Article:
Two weeks later, Villeneuve died after an accident during the final qualifying session for the Belgian Grand Prix at Zolder. Bamsey and Lang write that he was trying to beat Pironi's time, while Ferrari race engineer Mauro Forghieri says that the Canadian was returning to the pits and would not therefore have set a lap time. Villeneuve caught Jochen Mass travelling much more slowly through a left-handed bend and moved to the right to pass him at the same instant that Mass also moved right to let Villeneuve through on the racing line. The two collided and Villeneuve was thrown out of his disintegrating car. He died of a fractured neck in a local hospital at 9:12 that evening. Ferrari withdrew from the race, which John Watson won for McLaren. His teammate Lauda was disqualified after the race for an underweight car. The results were dominated by the returning FOCA teams; even the only turbo-engined finisher, Piquet's Brabham-BMW, was from their number.
Roebuck writes that the next race, the Monaco Grand Prix, "was a sombre, edgy place [...] the sense of [Villeneuve's] absence was overwhelming": the Canadian had lived in the principality and had won the previous year's race. In the race itself Arnoux led early before spinning off, handing the lead to his Renault teammate Prost. Prost built up a massive lead, but a light rain shower in the closing laps triggered a chaotic finish. Prost crashed out, handing the lead to Patrese. Patrese spun on the penultimate lap and stalled, allowing Pironi into the lead, followed by Andrea de Cesaris. On the final lap Pironi, de Cesaris, and Derek Daly all dropped out while in potential race winning positions. Meanwhile, Patrese bump-started his car by coasting down a hill, completed the final two laps, and took his first career victory. Pironi was classified second, despite running out of fuel and stopping on the last lap. After the race, Prost, who had scored no points since the Brazilian Grand Prix in March, led the championship by one point from Watson and two points from Pironi.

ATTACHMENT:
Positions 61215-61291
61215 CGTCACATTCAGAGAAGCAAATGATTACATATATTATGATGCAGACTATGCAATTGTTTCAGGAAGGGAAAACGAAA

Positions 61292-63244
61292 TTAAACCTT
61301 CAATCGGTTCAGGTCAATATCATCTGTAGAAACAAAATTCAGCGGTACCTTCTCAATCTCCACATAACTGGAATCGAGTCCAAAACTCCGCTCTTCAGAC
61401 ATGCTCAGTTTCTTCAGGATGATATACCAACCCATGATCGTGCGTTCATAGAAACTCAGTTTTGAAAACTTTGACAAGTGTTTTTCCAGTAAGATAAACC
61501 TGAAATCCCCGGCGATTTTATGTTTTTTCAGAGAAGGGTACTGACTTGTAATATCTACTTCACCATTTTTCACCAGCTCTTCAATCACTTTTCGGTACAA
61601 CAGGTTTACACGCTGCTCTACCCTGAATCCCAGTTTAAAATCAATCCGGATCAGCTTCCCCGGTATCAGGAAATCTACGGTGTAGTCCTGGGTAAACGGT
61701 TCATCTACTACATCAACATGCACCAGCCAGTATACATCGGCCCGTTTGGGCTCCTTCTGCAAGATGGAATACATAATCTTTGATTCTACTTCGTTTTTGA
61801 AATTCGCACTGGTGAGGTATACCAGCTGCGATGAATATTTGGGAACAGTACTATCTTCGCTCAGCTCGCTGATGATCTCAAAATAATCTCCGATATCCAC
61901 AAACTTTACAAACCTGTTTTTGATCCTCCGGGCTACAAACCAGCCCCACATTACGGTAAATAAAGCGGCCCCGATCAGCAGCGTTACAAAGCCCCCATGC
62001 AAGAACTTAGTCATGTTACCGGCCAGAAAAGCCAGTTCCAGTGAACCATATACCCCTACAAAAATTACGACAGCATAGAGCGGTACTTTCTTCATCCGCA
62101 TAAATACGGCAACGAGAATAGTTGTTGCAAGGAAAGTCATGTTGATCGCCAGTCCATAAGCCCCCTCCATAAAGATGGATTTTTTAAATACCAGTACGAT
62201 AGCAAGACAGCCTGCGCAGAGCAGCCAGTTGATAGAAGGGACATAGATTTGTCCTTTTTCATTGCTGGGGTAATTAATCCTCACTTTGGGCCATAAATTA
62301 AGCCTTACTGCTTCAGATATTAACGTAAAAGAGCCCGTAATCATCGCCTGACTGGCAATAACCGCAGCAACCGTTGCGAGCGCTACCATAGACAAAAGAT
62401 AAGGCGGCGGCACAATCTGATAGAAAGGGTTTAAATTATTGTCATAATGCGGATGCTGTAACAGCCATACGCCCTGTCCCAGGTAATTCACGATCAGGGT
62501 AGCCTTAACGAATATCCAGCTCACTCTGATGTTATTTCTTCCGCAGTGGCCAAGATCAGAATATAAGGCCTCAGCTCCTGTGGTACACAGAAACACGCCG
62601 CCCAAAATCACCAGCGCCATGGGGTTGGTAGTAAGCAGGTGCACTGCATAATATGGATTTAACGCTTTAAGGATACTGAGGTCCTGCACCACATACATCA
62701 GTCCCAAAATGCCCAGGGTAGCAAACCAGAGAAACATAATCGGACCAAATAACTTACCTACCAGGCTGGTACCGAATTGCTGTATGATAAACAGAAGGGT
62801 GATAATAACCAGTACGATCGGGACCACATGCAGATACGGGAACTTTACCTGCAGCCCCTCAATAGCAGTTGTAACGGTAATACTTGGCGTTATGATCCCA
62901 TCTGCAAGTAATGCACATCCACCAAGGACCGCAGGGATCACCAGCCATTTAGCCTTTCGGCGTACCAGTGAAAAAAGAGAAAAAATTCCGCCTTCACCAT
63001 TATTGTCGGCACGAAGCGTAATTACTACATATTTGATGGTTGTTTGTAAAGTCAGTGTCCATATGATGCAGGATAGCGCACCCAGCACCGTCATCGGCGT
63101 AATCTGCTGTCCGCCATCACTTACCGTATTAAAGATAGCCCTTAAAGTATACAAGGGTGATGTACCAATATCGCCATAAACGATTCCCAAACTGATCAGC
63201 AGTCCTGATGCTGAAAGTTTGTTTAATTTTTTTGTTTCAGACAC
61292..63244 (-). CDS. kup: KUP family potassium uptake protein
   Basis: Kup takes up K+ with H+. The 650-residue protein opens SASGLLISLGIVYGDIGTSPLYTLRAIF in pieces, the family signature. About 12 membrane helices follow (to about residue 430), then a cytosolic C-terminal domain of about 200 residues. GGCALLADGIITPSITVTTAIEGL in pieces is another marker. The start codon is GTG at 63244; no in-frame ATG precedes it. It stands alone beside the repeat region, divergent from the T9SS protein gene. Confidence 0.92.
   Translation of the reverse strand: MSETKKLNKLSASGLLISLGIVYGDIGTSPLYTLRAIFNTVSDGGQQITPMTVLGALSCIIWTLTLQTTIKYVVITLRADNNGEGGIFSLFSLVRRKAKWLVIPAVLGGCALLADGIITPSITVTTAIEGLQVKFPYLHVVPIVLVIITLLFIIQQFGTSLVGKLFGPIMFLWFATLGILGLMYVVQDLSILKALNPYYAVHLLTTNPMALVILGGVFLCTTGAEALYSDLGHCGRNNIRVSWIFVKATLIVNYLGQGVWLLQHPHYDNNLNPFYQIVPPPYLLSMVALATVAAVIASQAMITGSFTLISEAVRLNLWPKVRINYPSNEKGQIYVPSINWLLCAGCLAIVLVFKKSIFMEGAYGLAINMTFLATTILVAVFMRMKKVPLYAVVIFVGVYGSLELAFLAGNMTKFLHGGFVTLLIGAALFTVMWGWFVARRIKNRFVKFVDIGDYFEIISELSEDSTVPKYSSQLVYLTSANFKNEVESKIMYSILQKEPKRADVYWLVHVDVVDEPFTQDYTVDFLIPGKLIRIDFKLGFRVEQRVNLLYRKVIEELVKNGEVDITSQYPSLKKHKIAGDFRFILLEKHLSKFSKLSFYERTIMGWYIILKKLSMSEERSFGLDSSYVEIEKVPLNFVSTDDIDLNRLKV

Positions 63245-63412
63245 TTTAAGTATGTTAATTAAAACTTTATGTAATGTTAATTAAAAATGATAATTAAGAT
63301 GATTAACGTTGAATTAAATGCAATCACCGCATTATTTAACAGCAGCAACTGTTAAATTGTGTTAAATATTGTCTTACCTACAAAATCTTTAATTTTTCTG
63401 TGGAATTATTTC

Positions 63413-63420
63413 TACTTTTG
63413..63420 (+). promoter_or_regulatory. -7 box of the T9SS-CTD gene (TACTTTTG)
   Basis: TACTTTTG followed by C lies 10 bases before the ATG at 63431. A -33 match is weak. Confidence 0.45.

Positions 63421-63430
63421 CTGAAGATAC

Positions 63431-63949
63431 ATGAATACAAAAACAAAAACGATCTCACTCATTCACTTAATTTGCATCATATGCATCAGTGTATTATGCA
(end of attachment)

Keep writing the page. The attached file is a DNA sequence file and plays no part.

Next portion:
North American tour[change | change source]